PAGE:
Edward Burns: Wikis

  
  

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This article is about the actor-director born in 1968; for other people with the same name, see Edward Burns (disambiguation).
Edward Burns
Born Edward J. Burns, Jr.
January 29, 1968 (1968-01-29) (age 42)
Woodside, Queens, New York, United States
Occupation Actor, director, producer, writer
Years active 1995–present
Spouse(s) Christy Turlington (2003-present)

Edward J. Burns, Jr. (born January 29, 1968) is an American actor, film producer, writer and director.

Contents

Early life

Burns was born in Woodside, Queens, New York, the son of Molly (née McKenna), a federal agency manager, and Edward J. Burns, Sr., a public relations spokesman and police officer.[1] He is the second of three children (with siblings Mary and Brian) in an Irish American family. He was raised in Valley Stream, New York, on Long Island.[2] He briefly attended Chaminade High School before transferring to Hewlett High School. After high school, Burns attended SUNY Oneonta, and SUNY Albany, before receiving a degree in English from Hunter College in 1992.

Career

Burns got his start in the film industry right after college as a production assistant on the Oliver Stone film, The Doors. While working as a gofer at Entertainment Tonight, he financed, produced, directed and starred in his first film The Brothers McMullen in his spare time, which was largely shot in his hometown of Valley Stream. Once he completed the film, he was able to get a copy to Robert Redford after an ET junket interview for Quiz Show at the Rhiga Royal Hotel in Manhattan. In 1996, Burns wrote, directed and starred in the ensemble drama She's The One with Jennifer Aniston, Cameron Diaz and Amanda Peet, as well as Sidewalks of New York in 2001.

Burns is also known for his acting work on movies such as Saving Private Ryan, Confidence and Life or Something Like It. Looking for Kitty (2004), which Burns wrote, directed and starred in, was shot with a hand-held $3,000 digital Panasonic AG-DVX100 camera with a Mini35 adapter. The film's entire budget was $200,000[3][4] and was filmed in New York City with a tiny crew and without standard permits. Burns discussed this unusual film-making process in the director's commentary on the DVD and wrote in the Director's Letter "If you are an aspiring filmmaker, in this day of inflating budgets and runaway production, the truth is you can make a movie for no money in New York... and have a blast".[citation needed]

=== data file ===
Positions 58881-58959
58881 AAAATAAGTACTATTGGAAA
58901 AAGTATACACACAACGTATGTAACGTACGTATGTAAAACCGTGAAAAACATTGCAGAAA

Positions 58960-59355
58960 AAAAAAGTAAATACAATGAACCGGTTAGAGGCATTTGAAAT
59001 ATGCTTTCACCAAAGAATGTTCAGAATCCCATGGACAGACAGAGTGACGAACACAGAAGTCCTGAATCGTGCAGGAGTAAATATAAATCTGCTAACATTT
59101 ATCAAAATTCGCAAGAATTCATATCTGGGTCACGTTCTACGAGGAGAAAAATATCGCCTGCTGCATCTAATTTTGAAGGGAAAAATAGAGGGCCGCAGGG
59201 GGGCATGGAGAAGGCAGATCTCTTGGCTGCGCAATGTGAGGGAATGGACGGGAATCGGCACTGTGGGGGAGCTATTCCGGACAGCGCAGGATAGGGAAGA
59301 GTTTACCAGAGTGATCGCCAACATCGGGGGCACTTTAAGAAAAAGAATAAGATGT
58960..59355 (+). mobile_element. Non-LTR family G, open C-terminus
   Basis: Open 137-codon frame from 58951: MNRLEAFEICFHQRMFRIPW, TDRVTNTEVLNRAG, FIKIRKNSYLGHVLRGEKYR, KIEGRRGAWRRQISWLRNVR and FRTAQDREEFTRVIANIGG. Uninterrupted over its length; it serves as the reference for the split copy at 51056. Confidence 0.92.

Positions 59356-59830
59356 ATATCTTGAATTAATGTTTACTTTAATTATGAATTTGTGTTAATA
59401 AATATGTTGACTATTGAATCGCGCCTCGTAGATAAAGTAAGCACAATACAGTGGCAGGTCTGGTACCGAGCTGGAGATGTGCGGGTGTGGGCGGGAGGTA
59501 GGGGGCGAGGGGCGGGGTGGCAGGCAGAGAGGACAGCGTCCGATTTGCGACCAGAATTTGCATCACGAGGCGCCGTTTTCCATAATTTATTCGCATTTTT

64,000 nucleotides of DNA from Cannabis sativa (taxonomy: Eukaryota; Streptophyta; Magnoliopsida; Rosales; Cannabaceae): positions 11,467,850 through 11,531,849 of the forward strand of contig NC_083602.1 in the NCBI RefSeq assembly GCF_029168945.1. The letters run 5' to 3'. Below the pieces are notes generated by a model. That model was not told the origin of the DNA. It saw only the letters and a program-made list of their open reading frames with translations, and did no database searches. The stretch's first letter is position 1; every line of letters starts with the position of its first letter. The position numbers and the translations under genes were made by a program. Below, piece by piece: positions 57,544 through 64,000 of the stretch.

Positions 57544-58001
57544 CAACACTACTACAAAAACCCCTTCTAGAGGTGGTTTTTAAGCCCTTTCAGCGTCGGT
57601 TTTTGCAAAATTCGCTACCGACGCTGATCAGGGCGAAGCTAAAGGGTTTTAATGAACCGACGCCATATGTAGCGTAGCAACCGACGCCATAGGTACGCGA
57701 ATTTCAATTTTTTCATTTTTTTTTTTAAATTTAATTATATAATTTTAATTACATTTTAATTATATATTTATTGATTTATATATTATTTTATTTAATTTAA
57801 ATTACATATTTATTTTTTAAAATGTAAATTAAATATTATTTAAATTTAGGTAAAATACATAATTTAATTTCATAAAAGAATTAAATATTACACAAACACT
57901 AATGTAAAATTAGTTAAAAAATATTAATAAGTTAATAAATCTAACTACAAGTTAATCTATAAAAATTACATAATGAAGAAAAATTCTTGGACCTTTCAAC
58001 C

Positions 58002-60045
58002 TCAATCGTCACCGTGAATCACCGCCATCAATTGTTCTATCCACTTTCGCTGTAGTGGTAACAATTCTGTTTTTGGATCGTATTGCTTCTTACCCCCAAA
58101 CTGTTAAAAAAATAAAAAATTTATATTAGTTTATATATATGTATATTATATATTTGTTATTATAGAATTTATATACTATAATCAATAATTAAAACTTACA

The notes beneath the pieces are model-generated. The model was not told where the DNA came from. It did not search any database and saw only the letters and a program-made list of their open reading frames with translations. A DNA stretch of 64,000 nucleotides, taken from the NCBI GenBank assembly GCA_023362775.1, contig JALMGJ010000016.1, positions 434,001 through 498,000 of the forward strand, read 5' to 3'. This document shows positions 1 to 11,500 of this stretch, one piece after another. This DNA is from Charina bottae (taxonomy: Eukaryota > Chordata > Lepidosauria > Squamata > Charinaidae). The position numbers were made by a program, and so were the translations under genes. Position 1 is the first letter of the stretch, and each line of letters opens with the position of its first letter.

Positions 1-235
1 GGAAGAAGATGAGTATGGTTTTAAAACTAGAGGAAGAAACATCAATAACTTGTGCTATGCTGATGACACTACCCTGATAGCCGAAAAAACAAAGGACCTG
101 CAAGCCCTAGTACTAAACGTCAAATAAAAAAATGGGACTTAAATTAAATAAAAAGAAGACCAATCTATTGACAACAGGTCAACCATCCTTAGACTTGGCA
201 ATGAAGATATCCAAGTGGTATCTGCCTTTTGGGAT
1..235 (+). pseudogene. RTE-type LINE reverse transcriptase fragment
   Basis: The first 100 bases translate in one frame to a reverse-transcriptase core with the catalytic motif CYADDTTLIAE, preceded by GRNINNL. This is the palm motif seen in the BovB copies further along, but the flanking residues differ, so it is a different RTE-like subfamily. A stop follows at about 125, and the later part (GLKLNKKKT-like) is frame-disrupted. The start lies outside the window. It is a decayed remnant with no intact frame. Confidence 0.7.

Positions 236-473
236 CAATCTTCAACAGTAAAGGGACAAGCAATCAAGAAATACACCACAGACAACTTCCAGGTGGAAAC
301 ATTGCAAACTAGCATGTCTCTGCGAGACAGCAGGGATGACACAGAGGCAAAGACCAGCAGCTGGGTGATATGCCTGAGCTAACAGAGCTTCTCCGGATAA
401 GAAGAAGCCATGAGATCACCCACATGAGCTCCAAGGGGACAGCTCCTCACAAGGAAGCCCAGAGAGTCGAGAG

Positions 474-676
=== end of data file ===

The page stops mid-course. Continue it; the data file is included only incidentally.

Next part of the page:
His film Purple Violets premiered exclusively on iTunes on November 20, 2007. Burns began a string of guest appearances on the HBO original series Entourage mid-way through season 3, as well as appearing as Grace Adler's boyfriend in Will & Grace. Burns plays himself and is writing a new TV series which Johnny Drama is able to land a part in. In 2007, Burns announced plans to partner with Virgin Comics to create a series entitled Dock Walloper.[5] Burns plans to use the comic series as a springboard to a film of the same story.

In March of 2009, The Lynch Pin, a series of shorts starring, written and directed by Burns were released via the internet.[6] The ten episodes are only available to view online as of August 2009 and future plans for the project are unknown.

Personal life

Burns is married to model Christy Turlington and has two children, Grace (2003) and Finn (2006).

Filmography

Writer/Director

Actor

References

  1. ^ Edward Burns Biography (1968-)
  2. ^ Weinraub, Bernard. "A Sort of Cinderella Prevails at Sundance", The New York Times, January 30, 1995. Accessed October 10, 2007. "Mr. Burns's parents encouraged him to write years ago; his mother, a film buff, watches Woody Allen's "Annie Hall" and "Manhattan" twice a month."
  3. ^ Looking For Kitty - DVD
  4. ^ DVDVerdict
  5. ^ Ed Burns Is Into "Dock"-ing (July 27th 2007)
  6. ^ http://www.goldenharp.net/index.html

External links


Quotes

Up to date as of January 14, 2010

From Wikiquote

Edward Burns, Department of Speech and Hearing Sciences, University of Washington, Seattle, Washington.

  • "The most likely reason for the adoption of a relatively small number of discrete intervals as the tonal material for music is that discretization or categorization is a typical, if not universal, strategy used by animals in order to reduce information overload and facilitate processing when subjected to the high-information-conetent signals and/or high information rates from a highly developed sensory system (e.g., Estes, 1972; Terhardt, 1991). An obvious example is the processing of speech information by humans, wherein each language selects a relatively small portion of the available timbral-differences that can be produced by the vocal tract as information-carrying units (phonemes) in the language. A related reason for discrete scales, and another obvious analogy with speech perception, lies in the social aspect of music. Music first developed as, and still largely remains, a social phenomenon associated with religious or other rituals that, like language, necessitated an easily remembered common framework."
    • Burns, Edward M. (1999). "Intervals, Scales, and Tuning", 'The Psychology of Music second edition, p.218. Deutsch, Diana, ed. San Diego: Academic Press. ISBN 0122135644







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